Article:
For deniability, faking data even the owner can’t prove is fake

I was speaking with a colleague yesterday about Loopt, the location-based social network, the rise of location-based services and the incredible privacy challenges they present. I heard the Loopt folks give a talk a few months ago, and I was generally impressed with the measures they’re taking to protect their users’ data.

I particularly enjoyed the problem Loopt faced with respect to abusive spouses: if your spouse is spying on you, it’s not enough to turn off your location services, because then your abusive spouse will know that you’re hiding something. You have to actually be able to lie about your location, in other words Loopt has to let you fake your location data. And they do. And that’s awesome.

It’s just like voting: to be free to vote the way you want to vote, you have to be able to claim that you voted a certain way, even if you voted another way, and that claim has to be believable. In fact, when you think about it, because Loopt offers this “fake my data” feature, there’s no way for you to prove to someone else that you really are where you claim to be, at least not via Loopt. Because, if there were a way to say “okay, really, I’m here, no faking this time,” then there would be no deniability since abusive spouses could simply ask for the extra-no-faking version of the location.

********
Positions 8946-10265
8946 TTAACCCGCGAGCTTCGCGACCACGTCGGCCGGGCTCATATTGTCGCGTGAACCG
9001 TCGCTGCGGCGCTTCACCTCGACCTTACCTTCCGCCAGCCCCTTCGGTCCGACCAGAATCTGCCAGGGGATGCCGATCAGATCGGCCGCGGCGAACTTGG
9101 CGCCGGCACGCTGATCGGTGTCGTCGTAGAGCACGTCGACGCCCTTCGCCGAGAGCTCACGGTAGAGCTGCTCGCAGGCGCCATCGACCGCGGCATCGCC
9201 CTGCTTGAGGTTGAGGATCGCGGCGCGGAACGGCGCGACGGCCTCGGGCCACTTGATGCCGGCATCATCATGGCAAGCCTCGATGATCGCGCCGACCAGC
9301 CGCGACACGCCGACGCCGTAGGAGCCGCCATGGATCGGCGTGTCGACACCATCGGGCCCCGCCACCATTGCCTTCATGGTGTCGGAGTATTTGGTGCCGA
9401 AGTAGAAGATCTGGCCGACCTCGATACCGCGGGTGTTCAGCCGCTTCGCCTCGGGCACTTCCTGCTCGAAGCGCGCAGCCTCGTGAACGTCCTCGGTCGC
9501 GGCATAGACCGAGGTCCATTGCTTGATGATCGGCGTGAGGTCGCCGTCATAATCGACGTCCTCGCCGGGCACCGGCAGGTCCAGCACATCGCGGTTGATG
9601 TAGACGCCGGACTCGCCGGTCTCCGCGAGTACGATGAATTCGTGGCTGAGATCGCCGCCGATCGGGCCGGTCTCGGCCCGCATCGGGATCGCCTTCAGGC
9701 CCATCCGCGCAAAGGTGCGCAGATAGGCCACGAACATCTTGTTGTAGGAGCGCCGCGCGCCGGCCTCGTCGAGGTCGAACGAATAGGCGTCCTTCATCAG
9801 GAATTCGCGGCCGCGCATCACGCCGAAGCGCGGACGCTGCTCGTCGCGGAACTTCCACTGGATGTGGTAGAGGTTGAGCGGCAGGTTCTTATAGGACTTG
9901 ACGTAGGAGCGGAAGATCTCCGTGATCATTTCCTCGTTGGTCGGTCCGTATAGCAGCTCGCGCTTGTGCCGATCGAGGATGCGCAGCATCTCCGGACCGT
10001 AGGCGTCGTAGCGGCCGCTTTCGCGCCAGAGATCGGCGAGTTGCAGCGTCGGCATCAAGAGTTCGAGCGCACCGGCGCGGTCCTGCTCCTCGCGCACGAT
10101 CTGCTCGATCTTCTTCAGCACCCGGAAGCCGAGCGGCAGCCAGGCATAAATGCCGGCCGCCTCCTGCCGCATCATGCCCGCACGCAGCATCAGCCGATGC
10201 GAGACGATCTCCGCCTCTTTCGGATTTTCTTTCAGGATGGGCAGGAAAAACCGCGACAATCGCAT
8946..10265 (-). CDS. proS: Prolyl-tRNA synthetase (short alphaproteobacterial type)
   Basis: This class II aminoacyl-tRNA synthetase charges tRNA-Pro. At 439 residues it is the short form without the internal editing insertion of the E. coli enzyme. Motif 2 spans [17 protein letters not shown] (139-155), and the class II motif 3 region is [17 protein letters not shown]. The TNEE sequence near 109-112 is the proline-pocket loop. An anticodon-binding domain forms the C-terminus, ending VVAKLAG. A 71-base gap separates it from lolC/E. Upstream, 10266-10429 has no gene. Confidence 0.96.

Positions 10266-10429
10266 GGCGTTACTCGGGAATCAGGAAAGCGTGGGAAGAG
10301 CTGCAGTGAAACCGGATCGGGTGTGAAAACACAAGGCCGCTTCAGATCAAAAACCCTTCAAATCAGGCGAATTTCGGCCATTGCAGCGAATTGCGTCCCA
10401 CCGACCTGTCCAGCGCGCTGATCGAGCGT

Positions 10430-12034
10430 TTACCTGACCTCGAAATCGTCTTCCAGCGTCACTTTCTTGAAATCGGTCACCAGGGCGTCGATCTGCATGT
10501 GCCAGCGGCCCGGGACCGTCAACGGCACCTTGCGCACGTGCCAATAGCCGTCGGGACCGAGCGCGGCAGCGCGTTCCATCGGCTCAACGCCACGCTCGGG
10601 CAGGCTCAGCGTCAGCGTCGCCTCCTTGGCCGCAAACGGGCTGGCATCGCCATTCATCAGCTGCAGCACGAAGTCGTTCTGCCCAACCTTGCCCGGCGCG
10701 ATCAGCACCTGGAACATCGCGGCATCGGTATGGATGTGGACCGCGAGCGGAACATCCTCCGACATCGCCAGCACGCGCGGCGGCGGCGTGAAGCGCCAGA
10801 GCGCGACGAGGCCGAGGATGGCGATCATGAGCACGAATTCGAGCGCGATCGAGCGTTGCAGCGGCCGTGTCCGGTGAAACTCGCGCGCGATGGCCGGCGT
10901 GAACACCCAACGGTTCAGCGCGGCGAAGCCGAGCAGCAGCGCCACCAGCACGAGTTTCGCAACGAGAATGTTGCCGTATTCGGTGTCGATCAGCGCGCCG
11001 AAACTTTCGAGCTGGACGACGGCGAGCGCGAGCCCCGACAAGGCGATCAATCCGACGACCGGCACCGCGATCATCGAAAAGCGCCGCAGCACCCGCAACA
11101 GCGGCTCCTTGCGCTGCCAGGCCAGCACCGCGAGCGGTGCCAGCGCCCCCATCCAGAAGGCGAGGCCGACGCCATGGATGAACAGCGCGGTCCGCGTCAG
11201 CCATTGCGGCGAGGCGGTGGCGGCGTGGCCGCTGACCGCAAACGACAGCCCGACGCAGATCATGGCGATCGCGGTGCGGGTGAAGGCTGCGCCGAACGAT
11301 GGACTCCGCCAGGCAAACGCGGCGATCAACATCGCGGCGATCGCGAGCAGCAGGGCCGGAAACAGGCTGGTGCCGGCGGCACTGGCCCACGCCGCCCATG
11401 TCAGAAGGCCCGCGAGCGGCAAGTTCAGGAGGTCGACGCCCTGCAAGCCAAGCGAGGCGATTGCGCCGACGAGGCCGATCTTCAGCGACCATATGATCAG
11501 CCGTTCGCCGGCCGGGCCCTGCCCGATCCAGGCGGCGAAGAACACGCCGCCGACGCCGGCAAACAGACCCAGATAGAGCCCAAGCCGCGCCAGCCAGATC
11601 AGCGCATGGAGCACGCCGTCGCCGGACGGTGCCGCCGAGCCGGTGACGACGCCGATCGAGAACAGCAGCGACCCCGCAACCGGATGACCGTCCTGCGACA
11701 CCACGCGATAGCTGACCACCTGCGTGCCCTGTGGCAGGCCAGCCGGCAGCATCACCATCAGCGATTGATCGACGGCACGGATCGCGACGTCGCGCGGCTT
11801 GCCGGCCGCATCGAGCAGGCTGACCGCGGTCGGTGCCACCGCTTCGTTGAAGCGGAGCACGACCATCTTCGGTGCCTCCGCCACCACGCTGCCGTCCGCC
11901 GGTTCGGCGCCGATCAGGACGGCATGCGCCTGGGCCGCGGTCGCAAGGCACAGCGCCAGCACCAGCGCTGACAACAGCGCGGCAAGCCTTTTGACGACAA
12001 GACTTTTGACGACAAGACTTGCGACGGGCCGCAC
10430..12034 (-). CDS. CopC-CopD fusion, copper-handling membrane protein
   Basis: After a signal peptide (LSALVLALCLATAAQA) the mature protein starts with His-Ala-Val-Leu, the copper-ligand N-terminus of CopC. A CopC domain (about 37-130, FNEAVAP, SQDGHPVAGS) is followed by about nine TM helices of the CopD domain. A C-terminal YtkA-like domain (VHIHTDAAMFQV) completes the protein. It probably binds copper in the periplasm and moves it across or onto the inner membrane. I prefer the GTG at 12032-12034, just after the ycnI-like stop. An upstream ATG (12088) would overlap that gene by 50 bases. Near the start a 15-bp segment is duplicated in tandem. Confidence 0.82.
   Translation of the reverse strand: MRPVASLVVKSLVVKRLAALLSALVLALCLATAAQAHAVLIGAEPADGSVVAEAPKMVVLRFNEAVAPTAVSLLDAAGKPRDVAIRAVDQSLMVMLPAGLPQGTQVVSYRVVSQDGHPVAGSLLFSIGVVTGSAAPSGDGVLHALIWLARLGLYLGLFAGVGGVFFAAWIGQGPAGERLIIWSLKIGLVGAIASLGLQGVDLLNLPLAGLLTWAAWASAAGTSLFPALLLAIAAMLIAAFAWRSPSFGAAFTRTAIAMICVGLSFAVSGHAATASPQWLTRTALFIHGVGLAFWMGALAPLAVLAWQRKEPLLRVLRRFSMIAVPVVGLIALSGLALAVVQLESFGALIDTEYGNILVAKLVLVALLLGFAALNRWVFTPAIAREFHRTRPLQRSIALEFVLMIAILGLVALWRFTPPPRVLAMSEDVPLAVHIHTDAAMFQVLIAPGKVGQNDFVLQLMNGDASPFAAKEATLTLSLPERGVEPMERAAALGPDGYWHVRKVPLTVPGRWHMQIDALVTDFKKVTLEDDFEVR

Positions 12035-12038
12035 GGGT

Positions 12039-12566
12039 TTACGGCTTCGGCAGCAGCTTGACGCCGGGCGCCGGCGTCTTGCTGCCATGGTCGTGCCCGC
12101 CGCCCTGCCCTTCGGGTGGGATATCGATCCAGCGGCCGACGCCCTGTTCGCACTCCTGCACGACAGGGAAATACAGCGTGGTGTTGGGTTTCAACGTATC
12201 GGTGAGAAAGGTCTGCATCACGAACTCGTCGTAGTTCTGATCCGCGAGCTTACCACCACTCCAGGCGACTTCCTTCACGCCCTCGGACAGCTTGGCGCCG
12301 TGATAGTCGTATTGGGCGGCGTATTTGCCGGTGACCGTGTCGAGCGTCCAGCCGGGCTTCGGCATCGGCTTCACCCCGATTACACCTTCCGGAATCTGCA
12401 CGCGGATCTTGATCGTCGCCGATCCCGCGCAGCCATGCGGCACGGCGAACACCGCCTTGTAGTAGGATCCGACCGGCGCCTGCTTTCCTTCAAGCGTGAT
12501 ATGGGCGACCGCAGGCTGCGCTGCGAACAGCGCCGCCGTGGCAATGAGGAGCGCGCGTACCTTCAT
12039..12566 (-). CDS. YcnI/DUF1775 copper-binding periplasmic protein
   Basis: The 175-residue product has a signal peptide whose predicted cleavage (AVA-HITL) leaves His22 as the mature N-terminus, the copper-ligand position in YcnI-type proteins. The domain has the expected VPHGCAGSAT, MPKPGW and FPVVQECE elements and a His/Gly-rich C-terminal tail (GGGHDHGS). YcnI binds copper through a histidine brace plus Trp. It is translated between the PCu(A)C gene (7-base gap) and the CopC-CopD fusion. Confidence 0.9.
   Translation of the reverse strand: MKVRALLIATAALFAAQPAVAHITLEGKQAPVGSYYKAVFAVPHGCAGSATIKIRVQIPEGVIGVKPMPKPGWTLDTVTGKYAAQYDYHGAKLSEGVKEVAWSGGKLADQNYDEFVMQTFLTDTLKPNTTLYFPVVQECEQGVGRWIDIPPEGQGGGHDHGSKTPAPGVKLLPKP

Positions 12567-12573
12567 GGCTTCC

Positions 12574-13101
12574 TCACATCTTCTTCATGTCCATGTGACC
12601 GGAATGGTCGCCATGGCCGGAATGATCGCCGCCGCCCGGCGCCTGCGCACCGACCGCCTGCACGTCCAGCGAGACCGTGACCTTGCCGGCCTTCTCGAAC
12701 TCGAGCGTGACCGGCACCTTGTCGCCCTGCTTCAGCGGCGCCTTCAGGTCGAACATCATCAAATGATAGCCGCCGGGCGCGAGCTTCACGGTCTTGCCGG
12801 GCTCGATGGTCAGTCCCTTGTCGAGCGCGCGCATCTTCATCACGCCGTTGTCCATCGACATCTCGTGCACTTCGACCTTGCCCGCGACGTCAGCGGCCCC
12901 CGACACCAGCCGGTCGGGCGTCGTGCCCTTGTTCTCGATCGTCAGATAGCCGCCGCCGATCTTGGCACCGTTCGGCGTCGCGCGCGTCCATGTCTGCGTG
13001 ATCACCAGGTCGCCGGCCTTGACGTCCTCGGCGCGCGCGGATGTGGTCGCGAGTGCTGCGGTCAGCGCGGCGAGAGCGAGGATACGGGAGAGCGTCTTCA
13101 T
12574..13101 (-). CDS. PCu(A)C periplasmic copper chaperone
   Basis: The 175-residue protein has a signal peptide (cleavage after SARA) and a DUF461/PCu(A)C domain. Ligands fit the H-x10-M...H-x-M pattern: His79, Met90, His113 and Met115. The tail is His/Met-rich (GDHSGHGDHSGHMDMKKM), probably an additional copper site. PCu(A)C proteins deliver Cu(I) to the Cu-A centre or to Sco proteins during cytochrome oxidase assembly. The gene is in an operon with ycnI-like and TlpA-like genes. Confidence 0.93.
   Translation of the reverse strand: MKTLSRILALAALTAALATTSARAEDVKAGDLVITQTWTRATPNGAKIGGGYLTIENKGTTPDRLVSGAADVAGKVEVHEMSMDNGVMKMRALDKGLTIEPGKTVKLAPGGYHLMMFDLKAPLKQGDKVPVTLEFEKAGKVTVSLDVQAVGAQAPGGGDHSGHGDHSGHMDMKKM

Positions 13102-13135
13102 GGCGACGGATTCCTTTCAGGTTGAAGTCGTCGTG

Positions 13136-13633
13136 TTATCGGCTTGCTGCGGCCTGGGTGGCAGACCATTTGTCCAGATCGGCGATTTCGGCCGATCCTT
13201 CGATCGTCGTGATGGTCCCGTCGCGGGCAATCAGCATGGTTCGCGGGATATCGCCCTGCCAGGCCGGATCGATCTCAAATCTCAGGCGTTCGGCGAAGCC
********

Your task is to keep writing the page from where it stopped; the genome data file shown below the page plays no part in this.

In other words, to truly achieve deniability, you have to take away the user’s ability to certify their own data. That’s not obvious, and it’s interesting that location-based services and voting have this point in common.